Blog :: 04-2018

Asheville Brims with Park Perks

Pack Square Park Downtown Asheville

Asheville is home to many parks large and small, some replete with sports fields, others boasting an abundance of green space, and a number perfect for playground time. Following, a few of the area’s popular parks – as well as some lesser-known gems. Many of these parks are located in wonderfully walkable Asheville neighborhoods.

Pack Square Park 

A major community gathering spot is the Pack Square Park in the heart of downtown Asheville. Surrounded by historic buildings, this park hosts many events and outdoor concerts. With landscaped, terraced lawns, an outdoor stage and Splashville water feature for children, it is a popular hub for many families.

West Asheville Park/Gassaway Field

An 8-acre park tucked away on the Vermont Avenue extension in walkable West Asheville, West Asheville Park is home to Little League baseball’s Gassaway Field. There are also concessions, restrooms, a picnic shelter and a playground. Rhododendron Creek runs through the park grounds. 11 Vermont Ave. Ext.

Malvern Hills Park

Malvern Hills Park West AshevilleThe outdoor seasonal pool is the big draw of this popular West Asheville park. Nestled between the Horney Heights neighborhood and near the Malvern Hills neighborhood, the park also features a bathhouse, restrooms, concession area, lighted tennis courts, playground, walking trail and a picnic shelter with grills. 75 Rumbough Pl.

Montford Park

Montford Park is located in the heart of the Montford historic district, just outside of downtown Asheville. It features tennis courts, mature trees, benches and a short walking path. This park is an established gathering spot for Montford neighborhood families and has great access via sidewalk. A second small park in Montford features playground equipment, a covered pavilion and a small walking loop.

Murphy-Oakley Park

This 7.7-acre park is extremely convenient to surrounding East Asheville neighborhoods and includes a lighted ball field, three tennis courts, a playground, a picnic shelter, a concession and restrooms. 715 Fairview Rd.

Riverside Cemetery

Located in the Montford Historic District, this cemetery features more than 87 acres of landscaped grounds for strolling and is the final resting place for many of Asheville notables including writers Thomas Wolfe and O. Henry. 53 Birch St.

Martin Luther King Jr. Park

This 3.4-acre park features a lighted ballfield with scoreboard, concession stand, fitness court, picnic tables, playground, restrooms, open shelter, memorial statue, courtyard and grills. 50 Martin Luther King Jr. Dr.

Kenilworth Park

Located in the heart of the Kenilworth neighborhood, this park includes 3 acres of ballfields, basketball courts, picnic tables, a playground, restrooms, tennis courts and grills. 79 Wyoming Rd.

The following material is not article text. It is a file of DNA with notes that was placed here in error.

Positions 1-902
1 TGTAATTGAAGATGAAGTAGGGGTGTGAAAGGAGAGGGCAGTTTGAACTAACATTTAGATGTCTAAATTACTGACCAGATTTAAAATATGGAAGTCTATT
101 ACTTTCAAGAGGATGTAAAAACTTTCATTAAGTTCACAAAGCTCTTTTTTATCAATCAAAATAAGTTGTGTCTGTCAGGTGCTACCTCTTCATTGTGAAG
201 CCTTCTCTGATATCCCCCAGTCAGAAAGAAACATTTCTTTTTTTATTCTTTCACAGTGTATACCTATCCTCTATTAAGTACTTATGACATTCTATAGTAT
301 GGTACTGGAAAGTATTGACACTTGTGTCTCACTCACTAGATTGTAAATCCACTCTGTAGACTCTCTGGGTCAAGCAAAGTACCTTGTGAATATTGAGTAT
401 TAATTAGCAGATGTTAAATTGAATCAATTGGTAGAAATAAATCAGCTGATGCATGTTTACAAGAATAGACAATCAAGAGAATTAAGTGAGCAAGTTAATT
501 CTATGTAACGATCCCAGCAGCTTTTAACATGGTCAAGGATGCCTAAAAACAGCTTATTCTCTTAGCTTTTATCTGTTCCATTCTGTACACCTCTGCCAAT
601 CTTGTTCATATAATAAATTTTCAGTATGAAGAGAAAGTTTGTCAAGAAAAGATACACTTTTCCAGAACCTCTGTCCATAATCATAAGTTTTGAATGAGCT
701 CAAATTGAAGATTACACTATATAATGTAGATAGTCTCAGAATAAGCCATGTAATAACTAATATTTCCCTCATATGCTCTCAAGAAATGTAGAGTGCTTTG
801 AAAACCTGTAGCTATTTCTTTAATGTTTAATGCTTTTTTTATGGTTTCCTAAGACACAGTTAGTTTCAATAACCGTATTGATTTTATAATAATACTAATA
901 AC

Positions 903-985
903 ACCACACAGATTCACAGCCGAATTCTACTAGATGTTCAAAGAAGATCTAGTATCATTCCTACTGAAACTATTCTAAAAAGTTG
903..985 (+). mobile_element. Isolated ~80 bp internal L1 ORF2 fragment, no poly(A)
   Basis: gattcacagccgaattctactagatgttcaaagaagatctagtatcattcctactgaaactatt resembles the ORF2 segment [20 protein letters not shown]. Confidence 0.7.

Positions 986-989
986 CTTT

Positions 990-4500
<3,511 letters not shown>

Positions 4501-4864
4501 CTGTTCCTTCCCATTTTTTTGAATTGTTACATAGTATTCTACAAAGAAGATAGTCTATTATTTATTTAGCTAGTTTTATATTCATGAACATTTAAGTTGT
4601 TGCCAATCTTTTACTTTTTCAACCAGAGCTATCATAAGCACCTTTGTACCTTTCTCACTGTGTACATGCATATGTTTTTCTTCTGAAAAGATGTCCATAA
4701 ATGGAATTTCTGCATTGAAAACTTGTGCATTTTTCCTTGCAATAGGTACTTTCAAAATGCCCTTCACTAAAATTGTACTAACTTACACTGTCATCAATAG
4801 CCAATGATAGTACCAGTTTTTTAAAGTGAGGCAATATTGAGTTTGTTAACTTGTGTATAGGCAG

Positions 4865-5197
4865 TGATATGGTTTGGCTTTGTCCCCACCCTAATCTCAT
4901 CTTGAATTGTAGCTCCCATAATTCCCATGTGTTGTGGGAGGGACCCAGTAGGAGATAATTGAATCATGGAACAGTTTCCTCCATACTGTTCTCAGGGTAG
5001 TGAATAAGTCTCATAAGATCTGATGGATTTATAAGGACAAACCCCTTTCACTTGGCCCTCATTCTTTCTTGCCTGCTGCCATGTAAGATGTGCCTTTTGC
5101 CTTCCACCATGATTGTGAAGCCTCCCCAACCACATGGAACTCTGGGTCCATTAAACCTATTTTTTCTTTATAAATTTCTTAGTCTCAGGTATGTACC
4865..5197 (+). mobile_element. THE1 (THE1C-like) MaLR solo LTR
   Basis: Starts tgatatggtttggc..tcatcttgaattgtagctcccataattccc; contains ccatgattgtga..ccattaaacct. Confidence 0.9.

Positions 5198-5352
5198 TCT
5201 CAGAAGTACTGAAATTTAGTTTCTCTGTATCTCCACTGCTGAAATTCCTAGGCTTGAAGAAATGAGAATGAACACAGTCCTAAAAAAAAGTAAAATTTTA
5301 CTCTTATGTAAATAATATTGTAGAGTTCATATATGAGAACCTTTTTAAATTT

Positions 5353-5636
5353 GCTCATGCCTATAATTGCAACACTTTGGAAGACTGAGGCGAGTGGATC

Walton St. Pool and Park

A popular summer destination, the Walton St. Park features an outdoor swimming pool complete with a concession and bath house, as well as a softball field, basketball court, off-street paved parking, a picnic shelter and a playground. 570 Walton St.

Carrier Park

French Broad River Park AshevilleA former racetrack, West Asheville’s Carrier Park is one of area’s most unique parks. Circling Carrier is a recently renovated velodrome for cycling, in-line skating, scooting or simply strolling. The infield has volleyball courts, a giant playground, a roller-hockey rink and a basketball court. A lawn bowling court and multi-purpose fields, a picnic pavilion, river overlooks and wetland interpretive trails round out the offerings. The French Broad River Greenway, a 2.8-mile bicycle and pedestrian paved trail, connects Carrier Park to Hominy Creek Park and French Broad River Park – another West Asheville gem featuring open green space, a gazebo, picnic tables, and a large fenced-in dog park. 220 Amboy Rd.

Azalea Park

Perched beside the Swannanoa River in East Asheville, Azalea has soccer fields, a dog park, a large playground and a picnic shelter. 498 Azalea Rd.

Aston Park and Tennis Center

Featuring one of the top public clay court facilities in the country, Aston Park has 12 lighted courts open to the public. A small playground and rolling green hills surround the center. 336 Hilliard Ave.

Food Lion Skatepark

This park, located in downtown Asheville, features 17,000 square feet of skating surface. There’s a beginner bowl, intermediate street course and advanced vertical bowl. 50 Cherry St. North.

Richmond Hill Park

Richmond Hill Park boasts 183 forest-filled acres, making it Asheville’s largest wooded city park. There are a wide variety of activities available, including disc golf, mountain biking, hiking, jogging, dog-walking and bird-watching. The disc golf course, considered one of the most challenging woods courses in the country, is 18 holes and 6,093 feet long. 280 Richmond Hill Dr.

For a personally guided tour of Asheville neighborhoods near parks, or for more information on real estate anywhere in Asheville, please contact Mike Figura at Mike@MyMosaicRealty.com or call him anytime at (828) 337-8190.

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Unique Farm-Connected Programs Feed Asheville's Green Movement

Asheville CSA Produce Basket

In Asheville, it’s never been easier to go green while getting your greens.